A Guide to the Amphibians
and Reptiles of California

Snakes In Movies

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Snakes in Movies
Lizards in Movies
Turtles in Movies
Amphibians in Movies
Alligators and Crocodiles
in Movies
Snake Face
All Movie Snakes
Must Die!
All Movie Snakes
Want to Kill You!
Snake Bites
Snakes Used
as Weapons
Giant Monster Snakes with a Taste
for Human Flesh
Pet Snakes
Snakes Used
to Shock Us
Dancing With Snakes
Snake Charmers
Snake People
Snakes Used Realistically
Snakes Used for
Food or Medicine
Snake Fights
Throwing and
Whipping Snakes
Black Mambas
Boas, Pythons,
and Anacondas

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A Million Ways to Die in the West (2014)
Spoiler Alert !

Some of these pictures and descriptions may give away plot details that you might not want to know before watching the film.
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Leave it to sex-and-scatologically-obsessed Seth MacFarlane, the creator of Family Guy, to come up with some great funny new ways to deal with rattlesnakes in his Western parody instead of using the usual cliches like shooting the snake or somebody getting snake-bit.

In Arizona in 1882, Seth MacFarland is Albert and Charlize Theron is Anna. One night they're sitting on a bluff overlooking their small town talking when they hear a rattlesnake rattling on the ground close to their boots. They freak out as if the snake is a live grenade, which is what everybody does in movies, but then Albert simply says they should just sit perfectly still and wait for it to go away. That was a big surprise. They do exactly what they should do, and turn it into a comic moment.

I thought there might be a rattlesnake in the movie, but from the title I expected that it would be involved in one of those million ways to die. (It does happen later.) But here, Anna and Albert both freeze, sitting still rigidly, glancing down at the snake occasionally but they quickly forget about it and continue chatting away with their mouths shut tight until they both laugh and move around which causes the snake to rattle. That scares them again and Albert apologizes respectfully to the snake. That's it. We never see that snake again. The suspense of the moment where we expect something terrible to happen because we know that a rattlesnake is a vicious killer, is simply used to deliver dialogue that probably wouldn't have been as funny without the tension, and the result (whether intended or not) is that a rattlesnake is shown to be not so vicious after all. We already knew by this point in the movie that Albert is a "coward" who doesn't act the way a man is supposed to act on the western frontier. He prefers a peaceful resolution to a potentially violent situation, and this scene just confirms that and proves that it's the better way to act. But don't worry, Macfarland isn't losing his edge, later in the movie Neil Patrick Harris craps in somebody's hat.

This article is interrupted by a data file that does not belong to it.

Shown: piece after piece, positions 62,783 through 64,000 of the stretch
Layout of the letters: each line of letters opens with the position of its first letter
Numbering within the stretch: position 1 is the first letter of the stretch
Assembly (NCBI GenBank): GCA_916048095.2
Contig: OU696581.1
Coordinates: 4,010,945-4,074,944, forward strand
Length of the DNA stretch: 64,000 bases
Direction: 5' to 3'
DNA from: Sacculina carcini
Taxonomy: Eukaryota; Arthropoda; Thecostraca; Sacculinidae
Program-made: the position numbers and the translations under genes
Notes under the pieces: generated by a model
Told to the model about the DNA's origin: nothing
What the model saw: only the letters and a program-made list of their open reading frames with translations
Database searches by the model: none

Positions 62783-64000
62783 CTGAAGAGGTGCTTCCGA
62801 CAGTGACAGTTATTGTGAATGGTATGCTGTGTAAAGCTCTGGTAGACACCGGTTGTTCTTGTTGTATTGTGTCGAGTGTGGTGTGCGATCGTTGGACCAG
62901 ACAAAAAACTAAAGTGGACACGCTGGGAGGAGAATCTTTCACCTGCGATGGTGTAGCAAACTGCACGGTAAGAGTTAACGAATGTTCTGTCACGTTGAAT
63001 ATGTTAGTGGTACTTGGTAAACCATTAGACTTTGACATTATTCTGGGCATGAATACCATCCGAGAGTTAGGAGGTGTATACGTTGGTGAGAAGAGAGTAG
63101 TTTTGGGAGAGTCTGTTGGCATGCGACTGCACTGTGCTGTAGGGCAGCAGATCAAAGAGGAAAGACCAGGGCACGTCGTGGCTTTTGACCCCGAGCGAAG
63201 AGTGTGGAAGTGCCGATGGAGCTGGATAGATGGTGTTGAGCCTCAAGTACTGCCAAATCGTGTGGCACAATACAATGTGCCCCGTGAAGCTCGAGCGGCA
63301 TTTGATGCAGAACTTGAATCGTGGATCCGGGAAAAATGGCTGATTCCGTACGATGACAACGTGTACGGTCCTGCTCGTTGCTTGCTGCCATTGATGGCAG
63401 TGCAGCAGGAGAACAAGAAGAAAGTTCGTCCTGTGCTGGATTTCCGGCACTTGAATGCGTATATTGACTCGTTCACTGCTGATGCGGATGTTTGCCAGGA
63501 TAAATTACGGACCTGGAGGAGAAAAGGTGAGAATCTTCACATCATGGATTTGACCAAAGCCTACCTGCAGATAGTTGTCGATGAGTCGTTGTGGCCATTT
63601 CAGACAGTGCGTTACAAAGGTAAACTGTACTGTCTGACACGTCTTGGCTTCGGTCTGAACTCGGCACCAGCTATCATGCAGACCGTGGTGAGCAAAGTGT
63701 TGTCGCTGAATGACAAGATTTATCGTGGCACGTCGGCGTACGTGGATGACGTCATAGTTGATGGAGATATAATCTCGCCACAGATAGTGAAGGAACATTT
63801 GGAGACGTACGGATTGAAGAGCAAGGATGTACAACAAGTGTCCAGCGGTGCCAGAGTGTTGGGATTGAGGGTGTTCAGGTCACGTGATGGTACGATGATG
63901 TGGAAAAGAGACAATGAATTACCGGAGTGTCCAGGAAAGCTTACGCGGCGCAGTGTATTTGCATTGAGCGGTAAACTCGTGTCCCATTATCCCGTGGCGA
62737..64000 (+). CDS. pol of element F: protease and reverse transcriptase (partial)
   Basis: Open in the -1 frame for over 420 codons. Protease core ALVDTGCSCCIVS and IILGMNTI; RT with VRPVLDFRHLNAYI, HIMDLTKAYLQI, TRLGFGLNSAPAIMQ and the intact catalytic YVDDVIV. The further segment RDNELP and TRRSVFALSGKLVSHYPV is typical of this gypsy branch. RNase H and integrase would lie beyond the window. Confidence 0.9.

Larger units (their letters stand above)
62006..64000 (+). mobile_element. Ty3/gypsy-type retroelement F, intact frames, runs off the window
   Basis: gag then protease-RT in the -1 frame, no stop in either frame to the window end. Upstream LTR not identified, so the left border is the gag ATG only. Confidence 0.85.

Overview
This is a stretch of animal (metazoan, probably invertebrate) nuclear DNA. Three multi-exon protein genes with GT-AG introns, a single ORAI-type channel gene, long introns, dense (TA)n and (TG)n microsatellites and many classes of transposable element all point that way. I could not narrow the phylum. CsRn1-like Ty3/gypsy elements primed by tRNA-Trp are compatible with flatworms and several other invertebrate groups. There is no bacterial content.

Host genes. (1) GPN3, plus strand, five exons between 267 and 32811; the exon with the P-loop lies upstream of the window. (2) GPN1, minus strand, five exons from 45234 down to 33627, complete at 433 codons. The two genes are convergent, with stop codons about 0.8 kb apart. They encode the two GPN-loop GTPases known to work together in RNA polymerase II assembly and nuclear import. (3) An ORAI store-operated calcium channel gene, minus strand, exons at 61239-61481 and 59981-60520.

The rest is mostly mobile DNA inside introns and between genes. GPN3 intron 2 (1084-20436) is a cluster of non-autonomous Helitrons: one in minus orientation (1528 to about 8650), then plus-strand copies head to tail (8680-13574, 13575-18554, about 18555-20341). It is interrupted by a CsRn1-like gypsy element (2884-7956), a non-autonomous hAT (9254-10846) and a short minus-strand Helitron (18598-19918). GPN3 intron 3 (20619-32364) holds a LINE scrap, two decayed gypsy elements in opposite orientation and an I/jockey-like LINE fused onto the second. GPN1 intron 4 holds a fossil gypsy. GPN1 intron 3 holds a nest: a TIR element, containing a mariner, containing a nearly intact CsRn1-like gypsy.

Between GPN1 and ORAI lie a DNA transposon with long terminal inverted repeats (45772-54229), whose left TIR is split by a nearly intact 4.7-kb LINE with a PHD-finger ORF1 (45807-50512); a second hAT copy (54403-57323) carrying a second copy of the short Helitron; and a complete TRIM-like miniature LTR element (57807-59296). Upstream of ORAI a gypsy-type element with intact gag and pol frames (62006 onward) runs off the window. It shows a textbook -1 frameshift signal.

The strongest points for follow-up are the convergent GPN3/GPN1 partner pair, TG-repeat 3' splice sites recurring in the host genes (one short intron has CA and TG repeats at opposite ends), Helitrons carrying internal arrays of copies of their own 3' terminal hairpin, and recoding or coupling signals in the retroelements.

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Another herp joke in the movie is at the County Fair when we booths in the background offering the "Exotic Wonders" of birds and reptiles.

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Later in the movie, Albert is hallucinating from a drug given to him by some Indians he befriended who help him find his path, and we see him in a hallucination-dream sequence. He sees giant sheep guarding an enormous door with a metal door handle that looks like a rattlesnake. (I want one of those!) The handle-snake comes alive and strikes at him when he tries to grab it to open the door.

I just assumed that this handle and the animated sequence was designed and made completely on a computer, but not so. It was based on a real sculpture, which you can see below. A friend saw the pictures on this page and told Jennifer Cook, the artist and herp enthusiast who was commissioned to do the door handle for the film, so she sent me a picture of the early version of the sculpture before it was finished for the movie. She doesn't own it or have it for sale, but she might have something similar soon, and she makes other snake items.

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Finally we see the rattlesnake-involved way to die in the west, but not the one you expect - here only the snake's venom is used as a weapon. We see the same Indians milking venom from a western diamond-backed rattlesnake and putting it into a hollow-tipped bullet so that it will poison whoever gets shot with the bullet. Unfortunately, we also hear Albert lecturing that all you need to do is get a little bit of the venom of a diamondback into someone's bloodstream and they'll die, as we see happen quickly as he lectures. That's the same load of bull about rattlesnake venom that we see in most movies, but I get the feeling Seth MacFarlane is aware of that and is using it as another joke on us, the gullible Western movie audience.

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